Beauregard and Bragg both became Confederate generals during the Civil War. Sherman accepted a commission as a colonel in the U.S. Army and was one of the few Union officers to distinguish themselves at the First Battle of Bull Run, though the disastrous Union defeat led Sherman to question his own judgment as an officer and to request that President Abraham Lincoln relieve him of independent command, which Lincoln refused to do, promoting him instead to Brigadier General in charge of a military department in Louisville, Kentucky. During his time in Louisville, Sherman went through a personal crisis that would today be described as a "nervous breakdown." At a time when Sherman was probably working too hard, as well as drinking and smoking too much, he suffered from a personal collapse which made it necessary for him to go home to Ohio to recuperate. He quickly returned to the service and just six months later performed brilliantly and bravely as Major General under the command of Ulysses S. Grant at the Battle of Shiloh on April 1862. He suffered two slight wounds during that two-day battle in west Tennessee and had four horses shot from under him.
Sherman developed close personal ties to Grant during the two years they served together. At one point, not long after the Battle of Shiloh, Sherman persuaded Grant not to resign from the army, despite the serious difficulties he was having with his commander, General H. W. Halleck. The careers of both officers ascended considerably after that time. They shared in the victories at Vicksburg in July 1863 and Lookout Mountain, in Chattanooga. In later years Sherman said simply, "Grant stood by me when I was crazy, and I stood by him when he was drunk. Now we stand by each other always."
When Lincoln called Grant east in the spring of 1864 to take command of all Union armies, Grant appointed Sherman his successor as commander of the western theatre of the war. Sherman's siege and capture of Atlanta, Georgia (see Atlanta Campaign) and the subsequent March to the Sea from Atlanta to Savannah in the autumn of 1864 sealed Sherman's position as one of the leading Union generals of the Civil War. Convinced that the Confederacy's ability to wage further war had to be definitively crushed if the fighting was to end (and that, therefore, the North had to approach the ongoing conflict as a war of conquest), Sherman's advance through Georgia and the Carolinas was accompanied by looting, brutality, and widespread destruction of civilian supplies and infrastructure. The targetting of civilians and reports of war crimes on the march have made Sherman a controversial figure, particularly in the American South, to this day.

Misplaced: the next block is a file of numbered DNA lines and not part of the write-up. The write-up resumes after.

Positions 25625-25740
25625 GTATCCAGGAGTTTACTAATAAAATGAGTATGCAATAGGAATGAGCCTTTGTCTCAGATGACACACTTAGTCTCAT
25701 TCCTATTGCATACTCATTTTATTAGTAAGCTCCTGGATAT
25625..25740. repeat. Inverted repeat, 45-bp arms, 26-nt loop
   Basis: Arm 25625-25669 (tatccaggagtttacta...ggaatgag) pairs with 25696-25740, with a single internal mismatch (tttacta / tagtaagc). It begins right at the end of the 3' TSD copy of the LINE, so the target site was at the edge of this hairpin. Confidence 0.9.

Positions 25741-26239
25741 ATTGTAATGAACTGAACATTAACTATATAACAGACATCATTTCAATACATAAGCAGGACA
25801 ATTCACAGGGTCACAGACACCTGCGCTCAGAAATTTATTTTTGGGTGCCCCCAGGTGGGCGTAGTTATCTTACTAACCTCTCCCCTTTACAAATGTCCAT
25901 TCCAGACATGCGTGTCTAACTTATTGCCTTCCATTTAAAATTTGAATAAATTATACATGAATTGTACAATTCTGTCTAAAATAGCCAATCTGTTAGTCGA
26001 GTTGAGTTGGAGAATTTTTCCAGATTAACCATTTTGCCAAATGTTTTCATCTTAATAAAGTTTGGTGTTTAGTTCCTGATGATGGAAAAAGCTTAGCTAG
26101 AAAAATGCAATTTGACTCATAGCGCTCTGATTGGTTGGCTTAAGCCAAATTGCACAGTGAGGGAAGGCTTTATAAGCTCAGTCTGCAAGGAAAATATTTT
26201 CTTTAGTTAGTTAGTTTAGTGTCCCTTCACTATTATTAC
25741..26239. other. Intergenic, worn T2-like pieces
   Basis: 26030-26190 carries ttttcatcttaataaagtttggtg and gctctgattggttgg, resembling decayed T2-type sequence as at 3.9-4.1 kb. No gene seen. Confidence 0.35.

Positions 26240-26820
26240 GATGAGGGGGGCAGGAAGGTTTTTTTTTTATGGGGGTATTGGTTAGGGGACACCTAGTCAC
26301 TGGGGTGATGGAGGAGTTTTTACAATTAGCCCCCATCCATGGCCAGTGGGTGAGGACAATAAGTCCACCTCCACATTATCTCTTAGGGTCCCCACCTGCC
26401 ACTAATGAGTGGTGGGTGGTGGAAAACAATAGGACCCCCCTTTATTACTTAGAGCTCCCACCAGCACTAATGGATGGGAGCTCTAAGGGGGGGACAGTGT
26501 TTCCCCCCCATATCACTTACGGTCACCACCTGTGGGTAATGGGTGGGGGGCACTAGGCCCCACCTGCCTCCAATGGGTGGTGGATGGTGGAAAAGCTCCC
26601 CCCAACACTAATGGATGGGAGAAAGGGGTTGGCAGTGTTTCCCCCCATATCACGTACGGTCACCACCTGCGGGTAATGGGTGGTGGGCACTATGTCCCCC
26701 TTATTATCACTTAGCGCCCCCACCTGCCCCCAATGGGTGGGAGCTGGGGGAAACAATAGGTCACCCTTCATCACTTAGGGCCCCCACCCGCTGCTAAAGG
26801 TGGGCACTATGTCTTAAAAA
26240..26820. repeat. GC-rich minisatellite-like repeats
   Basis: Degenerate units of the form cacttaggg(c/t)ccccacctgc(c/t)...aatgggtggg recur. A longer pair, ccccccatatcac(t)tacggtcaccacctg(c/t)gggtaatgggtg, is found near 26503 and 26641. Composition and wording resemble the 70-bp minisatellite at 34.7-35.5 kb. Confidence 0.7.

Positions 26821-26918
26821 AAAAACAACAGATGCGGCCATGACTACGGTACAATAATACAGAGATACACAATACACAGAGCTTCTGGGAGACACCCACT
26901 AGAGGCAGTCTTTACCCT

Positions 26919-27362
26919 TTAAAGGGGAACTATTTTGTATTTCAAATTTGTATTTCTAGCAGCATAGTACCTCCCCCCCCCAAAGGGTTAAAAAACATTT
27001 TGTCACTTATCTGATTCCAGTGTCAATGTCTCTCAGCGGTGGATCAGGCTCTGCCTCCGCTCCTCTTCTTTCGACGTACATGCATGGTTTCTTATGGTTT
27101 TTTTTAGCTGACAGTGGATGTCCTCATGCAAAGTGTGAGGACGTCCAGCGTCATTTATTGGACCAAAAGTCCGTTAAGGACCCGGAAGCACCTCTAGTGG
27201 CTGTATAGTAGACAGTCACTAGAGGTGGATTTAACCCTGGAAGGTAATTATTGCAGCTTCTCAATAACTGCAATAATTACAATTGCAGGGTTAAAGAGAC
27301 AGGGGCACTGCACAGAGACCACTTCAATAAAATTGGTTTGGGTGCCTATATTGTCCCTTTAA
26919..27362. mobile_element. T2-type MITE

After the Civil War
When Grant became President of the United States in 1869, Sherman became the top general in the U.S. Army and served in that post until his retirement. As such, he commanded various campaigns against the Native American ("Indian") tribes. As in his Civil War service, in these campaigns Sherman sought not only to defeat the enemy's soldiers, but also to destroy the resources that allowed the enemy to sustain its warfare. Despite his harsh treatment of the warring Indian tribes, Sherman spoke out against government agents who treated the natives unfairly within the reservations.
In 1875 Sherman published his two-volume memoirs, a minor classic, marked by a forceful, lucid style, and the strong opinions for which Sherman has become famous. Sherman retired from the army in 1884, and lived most of the rest of his life in New York City. He was devoted to the theatre and was much in demand as a colorful speaker at dinners and banquets. He was proposed by some Democrats as a possible presidential candidate for the election of 1884. He declined as emphatically as possible, saying, "If nominated I will not run; if elected I will not serve." Such a categorical rejection of a candidacy is now referred to as a "Sherman Statement."
Sherman died in New York City, where he is memorialized by an equestrian statue created by Augustus Saint-Gaudens and located the southeast entrance to Central Park. He is buried in Calvary Cemetery in St. Louis, Missouri.
General Joseph E. Johnston, the Confederate officer who had commanded the resistance to Sherman's troops as they marched through Georgia and South Carolina, served as a pallbearer at Sherman's funeral. It was a bitterly cold day in February, and a friend of Johnston, fearing that the general might become ill, asked him to put on his hat. Johnston famously replied: "If I were in [Sherman's] place, and he were standing in mine, he would not put on his hat."
Johnston did catch a serious cold, and died soon afterwards.
- Sherman, William Tecumseh, Memoirs of General William T. Sherman 2nd ed. (New York: D. Appleton and Company, 1913 (1875), Vol. 1, 125-129.
- Sherman, William Tecumseh, Memoirs of General William T. Sherman 2nd ed. (New York: D. Appleton and Company, 1913 (1875), Vol. 1, 131-134, 166.
- Quoted in Royster, Charles, The Destructive War: William Tecumseh Sherman, Stonewall Jackson, and the Americans (NY: Alfred A. Knopf, 1991), 133-4.
- U.S. Army Center of Military History
- William T. Sherman Family papers from the University of Notre Dame
- General William Tecumseh Sherman from About North Georgia concentrates on Sherman's time in Georgia